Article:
Even an overgrown mouse laboring as a sorcerer's apprentice can be challenged to deliver better wireless service at an expansive theme park. So AT&T (NYSE:T) has worked its magic to improve communications across several Disney properties in the United States.
AT&T first announced last July that it would deploy more than 25 distributed antenna systems (DAS), 350 small cells and 40 repeaters at Disney World Resort and Disneyland Resort properties to improve its 3G and LTE services. This week it announced that the deed is done.
AT&T is the "Official Wireless Sponsor" for both resorts, so it behooves the operator to have robust service at those locations. The specific properties getting new AT&T network gear include Magic Kingdom Park, Epcot, Disney's Hollywood Studios, Disney's Animal Kingdom Theme Park and Downtown Disney Area Walt Disney World Resort near Orlando; Disneyland Resort in Anaheim; and Disney Resort Hotels in Hawaii, California, Florida and Hilton Head, S.C.
The overall network enhancements benefit both Disney guests as well as workers with better coverage, more reliability and very fast data speeds, said Cliffe Barnett, AT&T director of RAN engineering for north Florida, in a video the carrier posted on YouTube .
However, the small cell rollout appears to target primarily staffers at the resorts. John Donovan, senior executive vice president, AT&T technology and network operations, wrote on a company blog that the devices are deployed in areas that face "geographic cellular challenges and are mostly located in offices, administrative areas and tunnels" used by Disney workers.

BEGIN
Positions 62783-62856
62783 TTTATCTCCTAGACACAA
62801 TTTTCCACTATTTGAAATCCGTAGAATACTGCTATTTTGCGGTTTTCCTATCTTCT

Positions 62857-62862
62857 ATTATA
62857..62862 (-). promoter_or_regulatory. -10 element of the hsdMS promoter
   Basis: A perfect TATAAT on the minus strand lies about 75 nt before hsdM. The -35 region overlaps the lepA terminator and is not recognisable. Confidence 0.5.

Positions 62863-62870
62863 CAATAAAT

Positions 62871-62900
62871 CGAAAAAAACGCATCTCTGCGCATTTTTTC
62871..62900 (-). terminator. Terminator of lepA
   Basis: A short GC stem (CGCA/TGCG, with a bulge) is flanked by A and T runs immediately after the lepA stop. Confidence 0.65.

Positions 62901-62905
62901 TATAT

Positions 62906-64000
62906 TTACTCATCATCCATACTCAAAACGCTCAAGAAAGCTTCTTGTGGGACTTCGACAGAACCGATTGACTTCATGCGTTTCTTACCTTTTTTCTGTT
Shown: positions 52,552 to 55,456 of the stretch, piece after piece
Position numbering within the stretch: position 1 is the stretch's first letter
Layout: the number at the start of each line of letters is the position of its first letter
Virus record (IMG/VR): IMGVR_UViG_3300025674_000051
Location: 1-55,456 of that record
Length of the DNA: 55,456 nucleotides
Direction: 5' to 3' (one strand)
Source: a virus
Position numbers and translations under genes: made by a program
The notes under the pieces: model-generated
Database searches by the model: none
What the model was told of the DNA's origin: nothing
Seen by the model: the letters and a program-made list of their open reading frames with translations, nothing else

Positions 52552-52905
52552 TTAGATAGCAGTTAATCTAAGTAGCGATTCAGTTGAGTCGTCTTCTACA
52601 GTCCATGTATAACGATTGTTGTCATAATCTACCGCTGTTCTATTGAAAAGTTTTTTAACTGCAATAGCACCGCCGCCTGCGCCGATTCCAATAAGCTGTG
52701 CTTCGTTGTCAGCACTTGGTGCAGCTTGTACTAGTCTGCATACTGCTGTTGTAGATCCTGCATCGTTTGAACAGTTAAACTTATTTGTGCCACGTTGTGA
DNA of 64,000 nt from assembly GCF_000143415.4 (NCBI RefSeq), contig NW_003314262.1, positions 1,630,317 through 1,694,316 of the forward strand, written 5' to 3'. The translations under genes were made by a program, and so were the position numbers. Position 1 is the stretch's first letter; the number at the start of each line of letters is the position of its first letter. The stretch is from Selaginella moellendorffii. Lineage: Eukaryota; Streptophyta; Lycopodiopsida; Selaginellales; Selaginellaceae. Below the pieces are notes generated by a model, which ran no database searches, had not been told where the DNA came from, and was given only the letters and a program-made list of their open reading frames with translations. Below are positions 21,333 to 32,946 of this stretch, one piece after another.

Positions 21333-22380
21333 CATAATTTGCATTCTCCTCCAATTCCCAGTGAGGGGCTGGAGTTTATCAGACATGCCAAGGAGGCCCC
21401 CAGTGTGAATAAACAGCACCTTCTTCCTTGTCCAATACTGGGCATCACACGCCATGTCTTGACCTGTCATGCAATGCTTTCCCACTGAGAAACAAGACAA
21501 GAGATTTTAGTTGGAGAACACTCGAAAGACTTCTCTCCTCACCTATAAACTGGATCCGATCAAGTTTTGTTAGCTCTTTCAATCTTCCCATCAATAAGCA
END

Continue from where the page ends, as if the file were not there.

"In both Orlando and Anaheim, our engineers have found the areas with small cells have experienced a more than 10x increase in mobile voice and data traffic on our network," Donovan said.
Donovan did not provide a specific status update regarding 10 cell sites that AT&T said last summer it would roll out across Walt Disney World. He wrote, however, that AT&T expects to deploy more cell sites at the resort.
Both small cells and DAS are part of AT&T's Project Velocity IP (VIP), which is aimed at adding more network coverage density, Donovan noted.
Yet AT&T's focus on using small cells for coverage, rather than new services, is at odds with recommendations issued last week by equipment vendor ip.access and analyst firm Yankee Group. The firms contend that because RF engineers are driving small cell deployments, major service opportunities that might be directed by marketing and sales teams are being missed.
"Small cells have a coverage-filling heritage, but it's outdated. Operators who still only look at the technology from that point of view are restricting themselves, restricting their service opportunities, and most importantly, restricting revenues," said Ken Rehbehnm, Yankee Group principal analyst.
- see this AT&T blog
- see this ip.wireless and Yankee Group release
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